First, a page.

Rep. Frank R. Wolf (R-Va.) called yesterday for "a compromise" over long-debated plans to reduce traffic tie-ups on a heavily congested section of the scenic George Washington Memorial Parkway between Spout Run and the Theodore Roosevelt Bridge.
Under Wolf's proposal, the 1.6-mile stretch of the federally owned parkway would be widened to provide three inbound lanes for morning rush-hour traffic. But, Wolf said, no new outbound lanes should be built. The parkway, which overlooks the Potomac River, now is two lanes each way in that area.
Wolf's revised proposal appeared to conflict sharply with a $16.5 million plan drawn up last year by the National Park Service, which oversees the parkway. The Park Service's plan included modifications at key entrances and exits to ease bottlenecks, but did not provide for additional lanes.
In a letter released yesterday, Wolf repeatedly criticized the Park Service's plan, saying it "falls short in several very critical ways." He contended that his proposal would lead to a more significant reduction in congestion and would cause less environmental disruption than the federal agency's plan.
John F. Byrne, the parkway's superintendant, said that the Park Service is conducting a study of Wolf's proposal, but he expressed what he termed "continuing concerns" about it. He warned that Wolf's recommendations may result in further congestion, environmental damage and recreational problems.
The controversial stretch of the parkway, which is used by thousands of Virginia and Maryland commuters, has triggered repeated debate and several studies since the 1950s. The congestion stems mainly from converging arteries, including Spout Run Parkway along with the Key and Roosevelt bridges.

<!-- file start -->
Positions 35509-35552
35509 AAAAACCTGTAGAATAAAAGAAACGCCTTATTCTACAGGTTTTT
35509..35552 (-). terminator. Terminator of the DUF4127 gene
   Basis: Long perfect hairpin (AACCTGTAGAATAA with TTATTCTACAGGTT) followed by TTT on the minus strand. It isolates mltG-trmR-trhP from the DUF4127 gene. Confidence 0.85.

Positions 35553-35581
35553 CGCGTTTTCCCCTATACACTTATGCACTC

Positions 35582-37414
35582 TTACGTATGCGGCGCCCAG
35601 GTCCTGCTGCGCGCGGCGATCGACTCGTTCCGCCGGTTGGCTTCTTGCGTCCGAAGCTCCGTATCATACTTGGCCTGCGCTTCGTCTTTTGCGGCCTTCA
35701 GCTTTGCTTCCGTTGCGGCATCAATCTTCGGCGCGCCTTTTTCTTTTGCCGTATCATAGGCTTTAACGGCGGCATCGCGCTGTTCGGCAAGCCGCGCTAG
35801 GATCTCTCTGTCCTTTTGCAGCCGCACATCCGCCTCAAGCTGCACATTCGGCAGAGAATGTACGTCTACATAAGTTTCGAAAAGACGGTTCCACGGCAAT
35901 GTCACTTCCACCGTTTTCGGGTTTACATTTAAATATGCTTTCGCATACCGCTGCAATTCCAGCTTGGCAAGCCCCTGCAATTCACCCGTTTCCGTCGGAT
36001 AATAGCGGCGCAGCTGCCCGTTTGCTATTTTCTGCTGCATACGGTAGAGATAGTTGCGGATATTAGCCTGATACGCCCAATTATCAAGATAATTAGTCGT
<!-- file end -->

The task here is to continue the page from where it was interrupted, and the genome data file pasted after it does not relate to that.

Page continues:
Wolf, a frequent advocate of highway improvements to benefit commuters, has been an outspoken proponent of widening this section of the parkway. In hearings and other proceedings last fall, the Park Service's plan was endorsed by several key federal and local agencies and by many residents.
The proposal for a third inbound lane was initially raised in November by the National Capital Planning Commission after discussions with Wolf. The planning agency did not, however, endorse the proposal.
In his letter, Wolf argued that a third inbound lane is "critically needed" to lessen congestion and reduce traffic hazards, and he said that losses of trees and other environmental harm may be avoided by constructing the proposed lane primarily in the parkway's median.
He rejected earlier proposals for a third outbound lane. "Since outbound traffic is much more scattered and evenly spaced, there doesn't appear to be as great a need for an additional lane," he said.
Wolf also proposed a special "stacking" lane leading from the inbound parkway to the Roosevelt Bridge and to Rte. 50 to provide improved access to Rosslyn.
Byrne warned that traffic currently using other routes might be drawn to the parkway if another lane is built. "That's a time bomb," he said, arguing that the move might lead to more severe congestion in the long run. Byrne also said some old trees might have to be cut to allow space for another lane.
During the recent proceedings, the principal features of the Park Service's plan were supported by the Arlington County Board, Virginia Council on the Environment, the U.S. Commission of Fine Arts and the Transportation Planning Board, which is affiliated with the Metropolitan Washington Council of Governments.